Daniel Vennard is the Director of the Better Buying Lab within the World Resources Institute. He works with food companies and experts in behaviour change and marketing to develop, test and scale new ideas that can help shift diets to more sustainable options. Daniel has worked for the last fifteen years at Mars Incorporated and Procter and Gamble in corporate strategy, sustainability and marketing. He has written and presented on how consumers can be shifted towards buying more sustainable products. Daniel holds a first class degree from Sheffield University in Plant Sciences. For more about Daniel, see his LinkedIn.
Rob Bailey became director of the Energy, Environment and Resources Department in 2014, having joined as a senior research fellow in 2011 from Oxfam GB, where he was responsible for policy on food security, trade, agriculture and climate change. Prior to this, he worked at the advisory firm Oliver Wyman, where his clients included many of the world’s leading banking, insurance and investment companies. His publications have covered a range of topics including food security, conflict and resources, low-carbon development, bioenergy, and resource governance. Rob was named one of the 2011 DEVEX 40-under-40 leading thinkers on international development for his work on sustainability. He holds degrees from the University of Cambridge and the London School of Economics. See more about Rob here.
Dr Jessica Paddock is Lecturer in Sociology at the University of Bristol. Her research agenda is concerned with how a sociological understanding of everyday eating practices can inform transitions towards more sustainable societies. At the heart of this program is exploring how social inequalities affect the potential for such transition, and to make a contribution to critical debates at the environment/society interface, at a global level. By putting sociological data to the task of understanding differentiated everyday lives, we are well equipped to challenge configurations upholding environmentally and socially unsustainable arrangements
Sarah Sim is a Sustainability Science Leader in Unilever’s Safety and Environmental Assurance Centre (SEAC). She has 15 years’ experience in developing and applying environmental sustainability science for business decision-making at Unilever and previously at Marks and Spencer. The focus has primarily been in the area of bio-based systems.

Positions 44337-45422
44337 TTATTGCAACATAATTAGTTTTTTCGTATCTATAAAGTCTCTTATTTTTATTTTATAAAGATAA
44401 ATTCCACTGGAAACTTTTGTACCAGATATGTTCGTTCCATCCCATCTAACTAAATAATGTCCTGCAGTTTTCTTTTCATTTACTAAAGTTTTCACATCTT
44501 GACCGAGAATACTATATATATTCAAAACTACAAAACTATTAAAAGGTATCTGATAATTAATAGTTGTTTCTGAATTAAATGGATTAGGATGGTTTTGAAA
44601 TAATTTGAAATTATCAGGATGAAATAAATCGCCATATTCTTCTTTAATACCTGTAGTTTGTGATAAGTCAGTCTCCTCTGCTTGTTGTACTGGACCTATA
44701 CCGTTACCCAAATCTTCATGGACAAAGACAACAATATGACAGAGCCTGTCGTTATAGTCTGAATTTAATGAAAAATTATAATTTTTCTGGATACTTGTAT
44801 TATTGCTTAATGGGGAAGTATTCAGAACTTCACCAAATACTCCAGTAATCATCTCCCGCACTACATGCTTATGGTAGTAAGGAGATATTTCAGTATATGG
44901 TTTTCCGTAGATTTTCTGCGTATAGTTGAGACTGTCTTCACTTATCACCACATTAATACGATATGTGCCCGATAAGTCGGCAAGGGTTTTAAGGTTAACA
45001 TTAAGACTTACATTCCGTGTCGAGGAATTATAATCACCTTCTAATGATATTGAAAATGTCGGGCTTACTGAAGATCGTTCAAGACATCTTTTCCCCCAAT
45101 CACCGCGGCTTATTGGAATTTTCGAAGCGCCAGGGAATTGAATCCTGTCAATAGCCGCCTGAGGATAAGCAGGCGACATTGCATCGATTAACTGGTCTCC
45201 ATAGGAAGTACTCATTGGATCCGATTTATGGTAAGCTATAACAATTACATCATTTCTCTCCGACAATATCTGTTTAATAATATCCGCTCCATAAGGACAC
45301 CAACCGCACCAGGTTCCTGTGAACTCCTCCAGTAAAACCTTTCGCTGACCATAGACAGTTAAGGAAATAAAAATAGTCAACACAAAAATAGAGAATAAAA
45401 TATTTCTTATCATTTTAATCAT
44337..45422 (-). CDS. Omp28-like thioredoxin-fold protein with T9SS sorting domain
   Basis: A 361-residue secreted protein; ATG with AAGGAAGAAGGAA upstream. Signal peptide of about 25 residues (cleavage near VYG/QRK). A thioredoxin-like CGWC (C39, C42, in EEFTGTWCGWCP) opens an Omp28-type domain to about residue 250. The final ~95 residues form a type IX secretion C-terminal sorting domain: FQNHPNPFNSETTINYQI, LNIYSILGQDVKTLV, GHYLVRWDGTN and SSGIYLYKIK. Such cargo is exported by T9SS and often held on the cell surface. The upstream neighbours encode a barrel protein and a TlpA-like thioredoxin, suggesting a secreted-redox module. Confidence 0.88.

Sarah is responsible for setting and delivering Unilever’s strategy for environmental sustainability science, currently focusing on three key themes: 1) improving the reliability of product environmental footprints; 2) improving the spatial resolution of impact assessment and; 3) developing approaches for ‘absolute sustainability’ assessment, recognising ecological constraints. Methodological developments in these areas build from extensive expertise in Life Cycle Assessment and support Unilever in identifying opportunities to minimise environmental impacts of products.
Dr Elin Röos is a Senior Lecturer in the Department of Energy and Technology, at the Swedish University of Agricultural Sciences and also works at the Centre for Organic Food and Farming (EPOK). Her research and teaching focus on sustainable food production and sustainable land use from many different angles. This includes assessing the environmental impact of different foods using life cycle assessment (LCA); calculating the climate impact and land use associated with different types of diets; and comparing environmental impacts of different farming systems. Her work includes many interdisciplinary projects looking at economic and informational policy instruments for more sustainable dietary patterns, and on how more sustainable and healthy food ingredients can be produced and processed. More information about Elin's work can be found here.
Saskia is the Acting Lead on the Our Planet, Our Health priority area, responsible for the strategic direction, and alliance building of Our Planet, Our Health, as well as management of the funding process and existing portfolio. She joined Wellcome in 2012 as a member of the Pathogens, Immunology and Population Health team to oversee the public health research and population studies portfolio. In 2013 she moved within Wellcome, to focus on strategic funding activities and development of the Sustaining Health initiative, the pilot phase of Our Planet, Our Health. Her responsibilities include contributing to the development and implementation of strategic activities and initiatives with a special focus on environment and health. She has over 8 years of experience working for government institutes, funders, social enterprises and NGOs in countries such as Ecuador, Nepal and Zimbabwe as well as the UK and the Netherlands. Saskia graduated with a degree in Biomedical Sciences from the VU University in the Netherlands and obtained her training in Public Health and Control of Infectious Disease at the London School of Hygiene and Tropical Medicine, University of London.